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Dalacourt, B. A.
STYLES OF POETRY.
HENRY LORD VISC. BOLINGBROKE.
FROM THOMAS PARNELL, D. D.
I hate the vulgar with untuneful mind;
When Greece could truth in Mystic Fable shroud, And with delight instruct the listening crowd, An ancient Poet (Time has lost his name) Deliver'd strains on Verse to future fame. Still, as he sung, he touch'd the trembling lyre, And felt the notes a rising warmth inspire. Ye sweetening Graces, in the music throng, Assist my genius, and retrieve the song
From dark oblivion. See, my genius goes
“Wit is the Muse's horse, and bears on high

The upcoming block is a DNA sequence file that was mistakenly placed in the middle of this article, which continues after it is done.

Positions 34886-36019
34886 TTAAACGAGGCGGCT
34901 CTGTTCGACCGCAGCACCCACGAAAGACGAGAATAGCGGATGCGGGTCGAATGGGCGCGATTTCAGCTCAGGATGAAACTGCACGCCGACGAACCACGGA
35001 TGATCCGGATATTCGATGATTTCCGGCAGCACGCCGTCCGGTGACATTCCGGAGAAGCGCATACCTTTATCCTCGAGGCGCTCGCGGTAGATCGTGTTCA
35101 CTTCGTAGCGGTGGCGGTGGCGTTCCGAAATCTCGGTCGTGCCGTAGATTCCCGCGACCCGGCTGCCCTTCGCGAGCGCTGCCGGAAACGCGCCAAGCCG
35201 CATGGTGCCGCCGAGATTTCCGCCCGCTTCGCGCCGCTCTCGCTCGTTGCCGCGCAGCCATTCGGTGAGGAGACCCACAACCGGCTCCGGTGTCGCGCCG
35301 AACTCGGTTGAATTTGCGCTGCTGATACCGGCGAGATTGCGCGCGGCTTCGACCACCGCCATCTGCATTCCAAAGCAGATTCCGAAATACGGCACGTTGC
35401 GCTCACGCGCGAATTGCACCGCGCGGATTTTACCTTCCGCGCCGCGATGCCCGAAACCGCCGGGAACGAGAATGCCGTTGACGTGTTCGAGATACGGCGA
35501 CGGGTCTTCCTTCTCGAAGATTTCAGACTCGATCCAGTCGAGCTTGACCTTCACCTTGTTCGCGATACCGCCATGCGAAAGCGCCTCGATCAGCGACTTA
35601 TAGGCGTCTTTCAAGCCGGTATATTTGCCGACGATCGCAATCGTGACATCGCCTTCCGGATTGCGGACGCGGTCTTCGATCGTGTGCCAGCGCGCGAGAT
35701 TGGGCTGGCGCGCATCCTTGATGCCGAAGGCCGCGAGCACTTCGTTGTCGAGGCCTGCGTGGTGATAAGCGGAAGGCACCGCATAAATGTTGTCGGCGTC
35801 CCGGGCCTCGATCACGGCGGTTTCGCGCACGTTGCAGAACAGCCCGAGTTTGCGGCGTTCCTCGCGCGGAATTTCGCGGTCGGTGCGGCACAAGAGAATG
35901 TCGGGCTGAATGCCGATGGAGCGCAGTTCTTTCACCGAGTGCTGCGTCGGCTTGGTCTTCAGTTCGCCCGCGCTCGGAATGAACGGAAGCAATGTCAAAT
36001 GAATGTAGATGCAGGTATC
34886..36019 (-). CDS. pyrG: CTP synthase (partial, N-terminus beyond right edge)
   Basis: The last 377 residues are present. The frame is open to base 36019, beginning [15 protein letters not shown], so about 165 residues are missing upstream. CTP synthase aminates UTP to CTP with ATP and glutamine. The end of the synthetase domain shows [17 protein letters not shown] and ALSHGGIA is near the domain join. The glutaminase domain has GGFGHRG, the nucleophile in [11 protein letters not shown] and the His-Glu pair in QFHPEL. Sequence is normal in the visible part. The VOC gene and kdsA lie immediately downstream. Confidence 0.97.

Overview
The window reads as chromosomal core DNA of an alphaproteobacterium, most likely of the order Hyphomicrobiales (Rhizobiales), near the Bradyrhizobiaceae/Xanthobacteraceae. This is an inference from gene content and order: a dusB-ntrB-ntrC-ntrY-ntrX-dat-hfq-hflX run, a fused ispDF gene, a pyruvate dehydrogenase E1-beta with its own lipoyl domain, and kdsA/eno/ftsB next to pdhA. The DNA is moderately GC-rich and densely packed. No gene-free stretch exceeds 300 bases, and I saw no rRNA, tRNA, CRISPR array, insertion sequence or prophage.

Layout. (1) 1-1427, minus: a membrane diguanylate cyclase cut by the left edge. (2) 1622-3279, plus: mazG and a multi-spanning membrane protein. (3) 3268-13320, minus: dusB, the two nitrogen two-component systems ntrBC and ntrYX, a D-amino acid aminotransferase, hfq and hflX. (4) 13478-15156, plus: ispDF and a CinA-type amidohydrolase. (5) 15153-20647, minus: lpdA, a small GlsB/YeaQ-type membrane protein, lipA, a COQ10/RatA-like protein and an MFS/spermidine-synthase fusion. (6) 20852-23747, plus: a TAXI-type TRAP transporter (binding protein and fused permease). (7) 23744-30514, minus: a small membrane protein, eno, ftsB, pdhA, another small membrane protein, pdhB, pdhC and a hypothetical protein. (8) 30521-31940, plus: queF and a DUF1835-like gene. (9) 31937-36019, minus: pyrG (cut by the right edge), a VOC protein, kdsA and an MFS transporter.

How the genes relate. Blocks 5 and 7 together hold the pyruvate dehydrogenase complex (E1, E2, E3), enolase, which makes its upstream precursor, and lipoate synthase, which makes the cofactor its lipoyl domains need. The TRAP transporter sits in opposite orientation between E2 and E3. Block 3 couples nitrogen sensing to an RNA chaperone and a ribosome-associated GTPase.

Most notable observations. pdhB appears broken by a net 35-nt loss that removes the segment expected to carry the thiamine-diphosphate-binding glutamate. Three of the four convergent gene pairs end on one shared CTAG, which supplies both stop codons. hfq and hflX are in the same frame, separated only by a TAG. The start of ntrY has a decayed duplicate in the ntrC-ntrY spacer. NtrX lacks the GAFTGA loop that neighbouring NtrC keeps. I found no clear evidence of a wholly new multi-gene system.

“ At first, he riseth o'er a land of toil, A barren, hard, and undeserving soil, Where only weeds from heavy labor grow, Which yet the nation prune, and keep for show. Where couplets jingling on their accent run, Whose Point of Epigram is sunk to Pun; Where wings by fancy never feather’d fly, Where lines by measure form'd in Hatchets lie; Where Altars stand, erected Porches gape, And sense is cramp'd while words are par'd to shape; Where mean Acrostics, labor'd in a frame On scatter'd letters, raise a painful scheme; And, by confinement in their work, control The great enlargings of the boundless soul; Where if a warrior's elevated fire Would all the brightest strokes of verse require, Then straight in Anagram a wretched crew Will pay their undeserving praises too; While on the rack his poor disjointed name Must tell its master's character to Fame. And (if my fire and fears aright presage) The laboring writers of a future age